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As lawmaker calls for probe, CEO of charters defends pay

A Pennsylvania state legislator yesterday called for the state to investigate the $331,000 in salaries paid to D. June Hairston Brown to run two public charter schools in Philadelphia.

A Pennsylvania state legislator yesterday called for the state to investigate the $331,000 in salaries paid to D. June Hairston Brown to run two public charter schools in Philadelphia.

Rep. Michael McGeehan, a Northeast Philadelphia Democrat, also said that recent disclosures of high salaries paid to some charter executives and allegations of financial mismanagement at Philadelphia Academy Charter School make this a "good time" for the state "to reexamine charter schools. Some of them may need to be seriously reviewed."

McGeehan called for a state investigation in a letter Thursday to the state's education secretary after learning that the state's Public School Employees Retirement System is investigating Laboratory Charter and Ad Prima because state records show that Brown and three other staffers hold full-time jobs at both schools.

Brown receives more than $500,000 in salary from four charters and a private school.

Yesterday, Brown again defended the money she receives saying she and three other school employees divide their time between the schools. "I work hard," said Brown. "I really work hard and so do our teachers."

She added: "I do the job of four or five different people, and not a soul - not even my parents - would dispute that."

She was paid $331,701 as chief executive at the two charter schools for 2006-07 - $187,978 from Laboratory in Northern Liberties and $143,723 from Ad Prima, state records show. She opened a third city charter - Planet Abacus - in the fall which has not yet filed its annual report with the state or district.

She also worked five hours a week as a consultant to the Agora Cyber Charter School in Tredyffrin, which she founded in 2006, according to federal tax records.

Brown was also paid $177,000 in 2005-06 as executive director of Main Line Academy, a small, private special-education school in Bala Cynwyd, federal tax records show.

The state's 1997 charter school law does not say anything about salaries of CEOs or any other charter employee. As a result, neither the state nor the Philadelphia School Reform Commission have direct control over city charter salaries. That responsibility is left to the boards of individual charter schools.

Sandra Dungee Glenn, chairwoman of the reform commission, could not be reached for comment yesterday.

But Cecilia E. Cummings, the district's senior vice president for communications and community relations, said: "Charters were a creation of the state, and are intended to have a level of independence. It would be appropriate for the state to review this."

Sheila Ballen, department of education spokeswoman, noted that the law gives the education department only a limited charter role.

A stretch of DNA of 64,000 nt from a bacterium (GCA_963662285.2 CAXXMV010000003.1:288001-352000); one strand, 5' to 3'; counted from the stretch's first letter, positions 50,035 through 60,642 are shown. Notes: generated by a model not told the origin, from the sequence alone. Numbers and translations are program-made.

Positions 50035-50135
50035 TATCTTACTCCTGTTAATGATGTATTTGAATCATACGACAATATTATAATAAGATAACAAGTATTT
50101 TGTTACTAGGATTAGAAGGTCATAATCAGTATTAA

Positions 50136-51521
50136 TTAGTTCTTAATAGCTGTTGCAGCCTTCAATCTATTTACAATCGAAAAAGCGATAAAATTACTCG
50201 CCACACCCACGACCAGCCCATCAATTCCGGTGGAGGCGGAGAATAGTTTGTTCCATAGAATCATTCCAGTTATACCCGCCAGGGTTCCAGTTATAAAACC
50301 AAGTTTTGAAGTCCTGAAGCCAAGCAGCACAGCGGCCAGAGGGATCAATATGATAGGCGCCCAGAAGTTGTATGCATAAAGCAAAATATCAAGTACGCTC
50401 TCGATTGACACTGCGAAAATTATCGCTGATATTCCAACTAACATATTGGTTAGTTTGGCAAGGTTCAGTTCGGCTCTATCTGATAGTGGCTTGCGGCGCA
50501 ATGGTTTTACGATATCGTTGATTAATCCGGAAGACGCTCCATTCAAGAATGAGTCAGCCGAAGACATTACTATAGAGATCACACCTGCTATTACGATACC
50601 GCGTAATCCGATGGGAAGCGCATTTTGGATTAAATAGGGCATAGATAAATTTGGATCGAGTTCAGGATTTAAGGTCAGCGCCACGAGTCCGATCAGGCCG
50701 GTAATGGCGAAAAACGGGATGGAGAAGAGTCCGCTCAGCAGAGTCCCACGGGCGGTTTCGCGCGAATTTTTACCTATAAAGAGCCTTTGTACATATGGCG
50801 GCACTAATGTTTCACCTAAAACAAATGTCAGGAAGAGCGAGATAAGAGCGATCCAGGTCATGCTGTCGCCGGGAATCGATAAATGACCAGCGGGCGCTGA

"When the charter law was written there was not a whole lot of guidance and there was a hands-off approach," she said. "And when you have a hands-off approach, things like this can happen. The department is always willing to talk to people about revisiting the charter-school law."

Ballen said Education Secretary Gerald L. Zahorchak is away, and she did not know if he had received McGeehan's letter.

In his letter, McGeehan wrote, "In light of this information being brought to the fore, I feel compelled on behalf of my constituency to request the Pa. Department of Education to conduct a formal investigation into this matter.

"The citizens of the Commonwealth of Pennsylvania deserve nothing less than a full accounting of their hard-earned taxpayer dollars and some level of transparency into this intriguing web of charter schools."

Planet Abacus in Tacony is in McGeehan's district.

In an interview, McGeehan disputed Brown's defense of her compensation.

He said it was incomprehensible that Brown could effectively carry out the responsibilities of her many jobs.

"This woman has to have eight arms to do the kind of things that are reported," McGeehan said in an interview yesterday. "What she is doing is juggling all these - what are essentially full-time jobs."

Brown declined to comment on McGeehan's request for an investigation other than to say she feared it would further upset parents and staff who are worried that the controversy will harm their schools.

As The Inquirer reported Thursday, a pension-system auditor sent a letter to the school district earlier this month seeking to document the duties and daily work schedules for Brown and three other employees beginning with the 2004-05 school year. Brown disputed the assertion that the auditor contacted the district because he had not received a response from Brown.

Brown said her business office's first contact from the auditor was an e-mail received Wednesday. Brown said that under the state retirement regulations, any school employee who works more than 25 hours is considered full-time.

She said it was a shame that Laboratory Charter, which has some of the state's highest test scores, would be singled out for scrutiny.

"Anyone who finds something negative or dishonest about us has to make it up," she said. "We work night and day for these kids."